And in a blended family – well, it’s different, of course, because there’s no natural expectation on the part of the kids that the step-parent is only thinking about them. In fact, the default idea is quite the opposite. That’s why we have all of those archetypal Disney villains, or whatever you wanna say – movie characters – because that’s the default idea, that this person is in your life, and they are potentially controlling your actual parent to the extent that maybe your parent is not even able to stick up for you against the desires of this new person. Kids naturally feel not inclined to trust the new step-parent. It doesn’t work the same way, it just doesn’t.

Dr. Jessica Higgins: And Tracy, as you’re talking, I think I mentioned this as we were chatting before we started the episode – often I find myself referring to the average statistic that it takes like seven years for blended families to start to feel at home together, or to feel comfortable together… And I loved that you were like “Yes, there’s truth in that”, and it’s so validating for people that are not feeling the ease, or not feeling the natural flow of things.

Tracy Poizner: Well, nobody wants to hear that… [laughs] I mean, truly. I just did an interview for my podcast with David Sims. David and his wife Lori run something called the Nacho Kids Academy. The Nacho Kids Method is something that Lori developed to bring herself back into a better connection with her own four stepkids after their experiment with blending families went dramatically wrong in the second year of being together… And he said that they were told that it would take seven years, and he just laughed. He said, “Seven years? We’re gonna do this in seven months, no problem.” And they just charged ahead. He said “Eventually, we figured out that we were running a hundred miles an hour in the wrong direction.”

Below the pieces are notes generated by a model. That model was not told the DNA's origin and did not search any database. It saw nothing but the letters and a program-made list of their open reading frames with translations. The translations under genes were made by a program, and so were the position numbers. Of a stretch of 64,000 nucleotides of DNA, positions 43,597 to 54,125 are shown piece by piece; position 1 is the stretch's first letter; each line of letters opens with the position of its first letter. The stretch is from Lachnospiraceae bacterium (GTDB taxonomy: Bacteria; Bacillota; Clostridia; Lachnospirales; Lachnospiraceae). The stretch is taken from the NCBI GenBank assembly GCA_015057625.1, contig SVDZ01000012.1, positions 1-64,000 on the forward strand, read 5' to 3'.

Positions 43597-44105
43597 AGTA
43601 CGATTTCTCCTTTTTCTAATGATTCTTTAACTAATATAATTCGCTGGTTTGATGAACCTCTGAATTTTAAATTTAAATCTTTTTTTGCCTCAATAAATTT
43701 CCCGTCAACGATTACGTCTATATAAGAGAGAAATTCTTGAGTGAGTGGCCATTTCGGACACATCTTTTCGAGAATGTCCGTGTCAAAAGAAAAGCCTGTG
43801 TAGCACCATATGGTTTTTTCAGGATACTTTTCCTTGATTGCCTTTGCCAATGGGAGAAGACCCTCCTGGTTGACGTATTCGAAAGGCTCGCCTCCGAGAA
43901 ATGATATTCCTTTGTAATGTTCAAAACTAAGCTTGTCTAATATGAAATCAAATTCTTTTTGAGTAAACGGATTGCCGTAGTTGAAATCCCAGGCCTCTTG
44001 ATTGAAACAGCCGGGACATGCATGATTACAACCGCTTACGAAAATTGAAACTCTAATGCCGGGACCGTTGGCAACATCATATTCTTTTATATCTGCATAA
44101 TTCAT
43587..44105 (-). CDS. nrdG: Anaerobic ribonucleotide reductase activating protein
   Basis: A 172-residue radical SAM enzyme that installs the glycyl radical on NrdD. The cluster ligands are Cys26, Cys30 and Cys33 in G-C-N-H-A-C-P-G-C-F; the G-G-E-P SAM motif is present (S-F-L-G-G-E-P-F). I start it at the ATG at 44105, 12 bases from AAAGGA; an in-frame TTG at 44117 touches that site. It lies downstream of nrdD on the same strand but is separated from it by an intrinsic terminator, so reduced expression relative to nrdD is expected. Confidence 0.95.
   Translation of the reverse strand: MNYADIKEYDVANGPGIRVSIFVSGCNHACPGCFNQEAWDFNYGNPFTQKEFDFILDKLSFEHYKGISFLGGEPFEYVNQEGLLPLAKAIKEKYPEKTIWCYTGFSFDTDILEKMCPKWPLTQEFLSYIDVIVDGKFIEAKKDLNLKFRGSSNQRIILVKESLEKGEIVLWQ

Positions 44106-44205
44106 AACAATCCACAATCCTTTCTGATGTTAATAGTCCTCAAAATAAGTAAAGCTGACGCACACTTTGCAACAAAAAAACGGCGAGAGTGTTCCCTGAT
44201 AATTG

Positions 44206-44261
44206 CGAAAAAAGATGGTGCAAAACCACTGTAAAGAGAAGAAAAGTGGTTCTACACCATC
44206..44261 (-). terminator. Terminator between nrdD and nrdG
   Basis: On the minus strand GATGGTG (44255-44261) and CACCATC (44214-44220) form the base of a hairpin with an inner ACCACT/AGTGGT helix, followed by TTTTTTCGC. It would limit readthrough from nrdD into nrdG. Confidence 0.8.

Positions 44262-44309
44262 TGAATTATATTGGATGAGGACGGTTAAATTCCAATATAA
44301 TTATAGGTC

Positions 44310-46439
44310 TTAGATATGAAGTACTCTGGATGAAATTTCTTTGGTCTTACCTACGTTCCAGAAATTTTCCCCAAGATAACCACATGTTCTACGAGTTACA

Dr. Jessica Higgins: Well, it even occurs to me – and I don’t know if this is a little taboo for me to say, but I’m gonna say it anyway… I guess I’m interested in knowing from your perspective how many people – and in this case, the step-parent – comes into the blended family experience really welcoming, and having it in their mind around how to be inclusive to the children… Even if let’s say the bio dad in this situation and the stepmom wanna continue building their family and having another child together?

I have worked with people where behind closed doors they’re admitting “I wish he didn’t have children. I wish it wasn’t this complicated.” And then I also have seen on the other side of this – I have seen less of this, but that there’s actually intentional weaving the children in the marriage ceremony, where they are acknowledging there is a blended family, that that’s part of the commitments. I guess I’m interested in what you would say around this.

Tracy Poizner: It goes in every possible direction, and you can even start out with all the commitment and all the enthusiasm, and then even still, when it comes time for new children to come into the mix, it’s not at all well-received, and then there’s a lot of disappointment and hard feelings.